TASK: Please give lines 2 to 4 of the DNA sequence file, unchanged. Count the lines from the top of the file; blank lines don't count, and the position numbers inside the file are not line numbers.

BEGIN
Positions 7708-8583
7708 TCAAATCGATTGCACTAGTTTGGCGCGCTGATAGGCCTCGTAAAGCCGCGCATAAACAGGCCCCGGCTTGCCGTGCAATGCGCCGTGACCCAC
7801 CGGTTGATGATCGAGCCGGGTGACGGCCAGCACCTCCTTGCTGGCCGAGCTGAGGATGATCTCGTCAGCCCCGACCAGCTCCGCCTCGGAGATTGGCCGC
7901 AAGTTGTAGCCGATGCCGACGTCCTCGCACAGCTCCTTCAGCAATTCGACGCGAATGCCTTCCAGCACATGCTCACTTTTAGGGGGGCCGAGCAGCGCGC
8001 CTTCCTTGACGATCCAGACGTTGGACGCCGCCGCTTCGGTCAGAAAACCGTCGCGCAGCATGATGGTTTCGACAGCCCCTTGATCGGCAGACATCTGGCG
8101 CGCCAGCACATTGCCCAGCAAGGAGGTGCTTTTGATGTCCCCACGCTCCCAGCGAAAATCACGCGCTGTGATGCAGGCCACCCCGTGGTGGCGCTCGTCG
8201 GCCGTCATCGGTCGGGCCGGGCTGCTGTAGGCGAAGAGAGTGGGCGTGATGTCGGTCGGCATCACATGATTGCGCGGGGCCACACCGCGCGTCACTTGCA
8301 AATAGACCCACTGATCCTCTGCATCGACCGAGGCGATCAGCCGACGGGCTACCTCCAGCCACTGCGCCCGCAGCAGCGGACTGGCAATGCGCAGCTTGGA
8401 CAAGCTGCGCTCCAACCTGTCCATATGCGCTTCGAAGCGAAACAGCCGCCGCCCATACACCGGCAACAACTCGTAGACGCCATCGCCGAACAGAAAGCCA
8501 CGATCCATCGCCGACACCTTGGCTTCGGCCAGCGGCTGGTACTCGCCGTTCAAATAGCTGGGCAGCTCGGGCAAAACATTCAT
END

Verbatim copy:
7708 TCAAATCGATTGCACTAGTTTGGCGCGCTGATAGGCCTCGTAAAGCCGCGCATAAACAGGCCCCGGCTTGCCGTGCAATGCGCCGTGACCCAC
7801 CGGTTGATGATCGAGCCGGGTGACGGCCAGCACCTCCTTGCTGGCCGAGCTGAGGATGATCTCGTCAGCCCCGACCAGCTCCGCCTCGGAGATTGGCCGC
7901 AAGTTGTAGCCGATGCCGACGTCCTCGCACAGCTCCTTCAGCAATTCGACGCGAATGCCTTCCAGCACATGCTCACTTTTAGGGGGGCCGAGCAGCGCGC